Week 9: Eat Like a Man

Growing up, I took good meals for granted.  Cooking was technically in my blood (my father’s first jobs were in the kitchen of my grandfather’s restaurants) but creating nor eating food were ever primary passions of mine.  At the dinner table, I was often too distracted by a TV show or video game to focus my food.  I ate like a bird and snacked on junk while my parents were always at the ready with delicious food and new recipes.  It wasn’t until I started cooking for myself that I realized how good I had it.

Though I’ve graduated from only cooking pastas that include powdered sauce packets and instructions on the box, I still maintain some of those bad habits from my youth.  I can still be picky.  I tend to stick to the same food over and over again.  So what better time than now to tackle some of these issues?

DRINK RAW EGGS:

I’m a full blown germaphobe.  I’ve been known to use Purell immediately after washing my hands, and I’ve gotten pretty good at using every part of my body other than my hands to stabilize myself on the subway.  I also tend to overcook everything in fear of disease.  I’ve already gone through two meat thermometers in the past year out of extensive use.  I’m hoping to avoid the hat trick.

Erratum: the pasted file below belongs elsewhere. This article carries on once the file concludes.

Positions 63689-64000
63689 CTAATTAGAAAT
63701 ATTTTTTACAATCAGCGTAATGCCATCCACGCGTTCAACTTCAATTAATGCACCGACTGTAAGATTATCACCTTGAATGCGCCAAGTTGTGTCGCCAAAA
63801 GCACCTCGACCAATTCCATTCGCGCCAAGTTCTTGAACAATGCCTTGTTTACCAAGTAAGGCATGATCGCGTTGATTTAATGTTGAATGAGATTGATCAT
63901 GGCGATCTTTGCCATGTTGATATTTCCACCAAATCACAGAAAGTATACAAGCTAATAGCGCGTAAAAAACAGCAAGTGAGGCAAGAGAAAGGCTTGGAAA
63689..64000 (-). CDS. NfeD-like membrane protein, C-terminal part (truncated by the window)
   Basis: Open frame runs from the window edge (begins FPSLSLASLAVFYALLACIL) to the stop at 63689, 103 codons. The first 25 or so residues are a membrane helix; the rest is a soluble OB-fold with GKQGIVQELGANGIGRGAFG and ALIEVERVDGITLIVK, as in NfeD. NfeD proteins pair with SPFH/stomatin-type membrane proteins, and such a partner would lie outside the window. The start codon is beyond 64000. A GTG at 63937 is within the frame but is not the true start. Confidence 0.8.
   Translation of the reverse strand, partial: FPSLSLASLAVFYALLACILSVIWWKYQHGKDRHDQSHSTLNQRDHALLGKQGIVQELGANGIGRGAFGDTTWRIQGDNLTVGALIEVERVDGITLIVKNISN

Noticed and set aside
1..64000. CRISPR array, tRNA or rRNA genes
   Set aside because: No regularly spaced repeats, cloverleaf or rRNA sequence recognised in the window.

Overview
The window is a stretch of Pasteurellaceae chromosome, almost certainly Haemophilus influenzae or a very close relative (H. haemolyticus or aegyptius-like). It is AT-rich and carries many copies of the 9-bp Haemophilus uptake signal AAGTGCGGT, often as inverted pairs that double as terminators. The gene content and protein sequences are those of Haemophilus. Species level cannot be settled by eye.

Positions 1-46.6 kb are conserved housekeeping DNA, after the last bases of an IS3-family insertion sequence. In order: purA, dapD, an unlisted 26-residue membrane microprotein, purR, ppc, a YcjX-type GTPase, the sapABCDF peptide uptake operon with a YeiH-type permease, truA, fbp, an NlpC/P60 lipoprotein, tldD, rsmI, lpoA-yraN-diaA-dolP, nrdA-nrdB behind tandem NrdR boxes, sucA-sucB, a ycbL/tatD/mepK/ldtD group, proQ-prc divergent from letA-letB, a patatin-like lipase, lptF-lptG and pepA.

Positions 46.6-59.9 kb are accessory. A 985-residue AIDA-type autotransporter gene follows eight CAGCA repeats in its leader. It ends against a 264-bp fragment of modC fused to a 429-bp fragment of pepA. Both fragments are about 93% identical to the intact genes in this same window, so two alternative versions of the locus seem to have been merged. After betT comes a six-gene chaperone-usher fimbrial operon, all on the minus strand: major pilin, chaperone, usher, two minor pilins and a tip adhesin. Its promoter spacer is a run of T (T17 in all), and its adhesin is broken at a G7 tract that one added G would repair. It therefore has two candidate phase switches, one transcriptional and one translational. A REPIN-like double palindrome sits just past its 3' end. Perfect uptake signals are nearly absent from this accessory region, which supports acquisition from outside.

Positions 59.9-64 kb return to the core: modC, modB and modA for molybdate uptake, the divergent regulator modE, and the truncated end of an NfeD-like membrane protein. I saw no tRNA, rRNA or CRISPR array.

Once again, I looked to pop culture and took a cue from the Italian Stallion.  Though I didn’t plan on running through the streets afterwards, I hoped to win some manly points by drinking the original protein shake, made famous by Rocky.  And yes, that’s a picture of guinea pigs playing table tennis on the calendar behind me.  One manly step at a time, people.

I felt like I had a stone in my stomach and obsessed about Salmonella poisoning the rest of the day.  But I worked through it and felt back to normal the next day.  I still think I’ll stick to sunny side up.

EAT BULL PENIS:

It’s rare that I’ll try something different at a restaurant on a repeat visit.  I tend to find an item I like and stick with it.  I’ve gotten less picky than I was even a couple years ago, but I’m by no means an adventurous foodie.  Despite living in a culinary capital, I still have a soft spot for the chain restaurants of my surburbia youth.  But seriously, what chance does anyone have against Olive Garden breadsticks?  They’re chemically engineered to be delicious.

In order to introduce a little danger to my palette, Q and I ventured to Kenka, a Japanese restaurant in East Village.  We were the only non-Japanese people there by my estimation, a sure sign of an authentic eatery.  The food was delicious, the sake selection was extensive, and the cotton candy that completed our meal was a delight.  But I was there with a particular agenda: to try bull penis.

Among the more exotic menu items at Kenka, such as the maggot fried rice or the turkey testicles, the bull penis stood out the most in all the Yelp reviews I read.  It smacked of a Fear Factor challenge, but some of the reviews hinted that it could be an enjoyable experience.  Only a few short minutes after we ordered, the waitress arrived with the bull penis on a plate of lettuce, doused with an orange dressing.